I am a research fellow at the Psychology and Sociology College, Shenzhen University. I received my Ph.D. in economics from the Ohio State University. I was also associated with the Krajbich Neuroeconomics Lab and the Marketing Department at the Chinese University of Hong Kong.
My current research fields are behavioral economics and neuroeconomics, focusing on using computational modeling and neuro/behavioral experiment to broaden our understanding of learning and decision-making in economics.
My doctoral dissertation is on learning and decision-making. The first chapter Modeling Epiphany Learning Behavior in the Two-person Beauty Contest establishes epiphany learning (in contrast to reinforcement learning) using a behavioral experiment and further studies this learning process using a novel computational model. The second chapter (joint work) A Computational Account of Epiphany Learning, extends the first chapter using an eye-tracking experiment, to provide a neuro-based for the model I proposed. This chapter was published in the Proceedings of the National Academy of Sciences (PNAS) in 2017. The final chapter (joint work) Pupil Dilation and Attention in Value-based Choice studies how human pupil diameter is modulating our attention in decision-making and therefore drives our choices.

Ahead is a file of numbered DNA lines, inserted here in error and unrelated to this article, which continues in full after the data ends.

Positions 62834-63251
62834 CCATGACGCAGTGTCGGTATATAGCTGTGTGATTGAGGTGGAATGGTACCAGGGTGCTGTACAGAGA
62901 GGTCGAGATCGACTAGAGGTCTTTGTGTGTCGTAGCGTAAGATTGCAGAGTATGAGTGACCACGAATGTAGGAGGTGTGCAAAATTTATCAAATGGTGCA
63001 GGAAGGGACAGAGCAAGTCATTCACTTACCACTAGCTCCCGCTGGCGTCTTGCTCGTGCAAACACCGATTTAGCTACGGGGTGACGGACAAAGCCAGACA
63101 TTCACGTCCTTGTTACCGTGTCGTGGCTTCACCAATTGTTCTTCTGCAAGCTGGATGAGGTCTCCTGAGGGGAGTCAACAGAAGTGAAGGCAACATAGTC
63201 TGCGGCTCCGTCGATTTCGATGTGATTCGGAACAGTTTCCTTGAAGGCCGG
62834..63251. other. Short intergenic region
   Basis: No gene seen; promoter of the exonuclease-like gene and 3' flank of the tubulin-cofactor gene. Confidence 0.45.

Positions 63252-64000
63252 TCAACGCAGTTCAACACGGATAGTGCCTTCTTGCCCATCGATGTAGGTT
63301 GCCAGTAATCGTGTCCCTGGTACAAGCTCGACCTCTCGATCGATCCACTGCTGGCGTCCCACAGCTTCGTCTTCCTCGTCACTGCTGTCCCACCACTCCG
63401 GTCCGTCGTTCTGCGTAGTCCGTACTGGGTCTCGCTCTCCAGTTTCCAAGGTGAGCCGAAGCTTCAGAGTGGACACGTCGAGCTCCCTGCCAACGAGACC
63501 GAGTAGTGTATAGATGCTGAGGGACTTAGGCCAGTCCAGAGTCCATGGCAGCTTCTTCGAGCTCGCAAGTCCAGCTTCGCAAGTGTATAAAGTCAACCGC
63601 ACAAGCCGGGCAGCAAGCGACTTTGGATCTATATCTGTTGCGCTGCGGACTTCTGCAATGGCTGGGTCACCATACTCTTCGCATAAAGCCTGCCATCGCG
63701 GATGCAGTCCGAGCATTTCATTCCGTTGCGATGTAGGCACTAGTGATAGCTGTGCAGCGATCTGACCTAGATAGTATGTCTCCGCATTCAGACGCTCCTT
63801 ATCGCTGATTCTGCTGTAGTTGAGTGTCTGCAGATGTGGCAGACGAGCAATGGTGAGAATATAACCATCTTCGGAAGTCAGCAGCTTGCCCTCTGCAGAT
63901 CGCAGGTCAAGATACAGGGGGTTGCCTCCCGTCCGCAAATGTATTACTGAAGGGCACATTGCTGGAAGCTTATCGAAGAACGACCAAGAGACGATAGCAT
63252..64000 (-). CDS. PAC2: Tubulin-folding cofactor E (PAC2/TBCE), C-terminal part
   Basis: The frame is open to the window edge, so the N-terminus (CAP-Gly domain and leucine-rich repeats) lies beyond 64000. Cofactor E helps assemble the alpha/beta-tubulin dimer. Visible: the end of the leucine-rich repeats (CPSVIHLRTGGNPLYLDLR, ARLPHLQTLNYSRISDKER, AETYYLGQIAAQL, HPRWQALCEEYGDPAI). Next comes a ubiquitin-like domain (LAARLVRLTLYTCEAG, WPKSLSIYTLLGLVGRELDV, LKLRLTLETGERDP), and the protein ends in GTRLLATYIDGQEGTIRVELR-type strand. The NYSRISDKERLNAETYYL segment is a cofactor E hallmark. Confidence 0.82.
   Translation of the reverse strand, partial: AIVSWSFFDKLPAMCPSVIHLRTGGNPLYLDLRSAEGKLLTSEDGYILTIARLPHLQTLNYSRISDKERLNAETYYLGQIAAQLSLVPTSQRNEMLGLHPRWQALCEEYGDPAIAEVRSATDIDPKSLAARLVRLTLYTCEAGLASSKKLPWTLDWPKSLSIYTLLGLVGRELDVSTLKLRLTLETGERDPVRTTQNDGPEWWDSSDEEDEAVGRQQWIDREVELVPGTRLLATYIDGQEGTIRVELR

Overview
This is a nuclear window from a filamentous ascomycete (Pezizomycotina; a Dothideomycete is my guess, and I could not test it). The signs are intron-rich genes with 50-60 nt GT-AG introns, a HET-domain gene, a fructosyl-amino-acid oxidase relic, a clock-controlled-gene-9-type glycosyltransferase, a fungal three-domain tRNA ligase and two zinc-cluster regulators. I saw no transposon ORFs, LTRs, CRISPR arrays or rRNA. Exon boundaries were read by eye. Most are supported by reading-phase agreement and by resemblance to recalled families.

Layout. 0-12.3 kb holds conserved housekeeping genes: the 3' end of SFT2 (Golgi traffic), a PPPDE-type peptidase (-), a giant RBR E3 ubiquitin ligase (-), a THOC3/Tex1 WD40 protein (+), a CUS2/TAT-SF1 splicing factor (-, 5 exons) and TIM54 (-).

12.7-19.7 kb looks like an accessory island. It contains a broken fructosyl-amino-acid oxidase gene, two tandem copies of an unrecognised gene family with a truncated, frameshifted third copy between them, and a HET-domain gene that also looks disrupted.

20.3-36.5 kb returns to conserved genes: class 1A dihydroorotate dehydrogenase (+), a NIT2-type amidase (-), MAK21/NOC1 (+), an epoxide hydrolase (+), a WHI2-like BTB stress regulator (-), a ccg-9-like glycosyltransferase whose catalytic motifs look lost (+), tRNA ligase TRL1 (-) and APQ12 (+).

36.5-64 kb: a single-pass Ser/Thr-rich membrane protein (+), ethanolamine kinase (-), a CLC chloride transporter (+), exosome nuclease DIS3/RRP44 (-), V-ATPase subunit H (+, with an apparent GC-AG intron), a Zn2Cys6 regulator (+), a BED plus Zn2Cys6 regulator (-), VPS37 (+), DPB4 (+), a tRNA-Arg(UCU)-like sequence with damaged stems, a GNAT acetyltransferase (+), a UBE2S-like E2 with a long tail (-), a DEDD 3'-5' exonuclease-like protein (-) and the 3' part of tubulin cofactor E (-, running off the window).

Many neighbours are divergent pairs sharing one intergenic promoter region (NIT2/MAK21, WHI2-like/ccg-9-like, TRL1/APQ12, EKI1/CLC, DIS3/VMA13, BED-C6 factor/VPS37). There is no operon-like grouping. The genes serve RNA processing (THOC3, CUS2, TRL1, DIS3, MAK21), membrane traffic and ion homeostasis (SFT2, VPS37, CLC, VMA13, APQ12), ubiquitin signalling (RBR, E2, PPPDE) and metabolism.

You can find some of the working paper version of my work on the research page.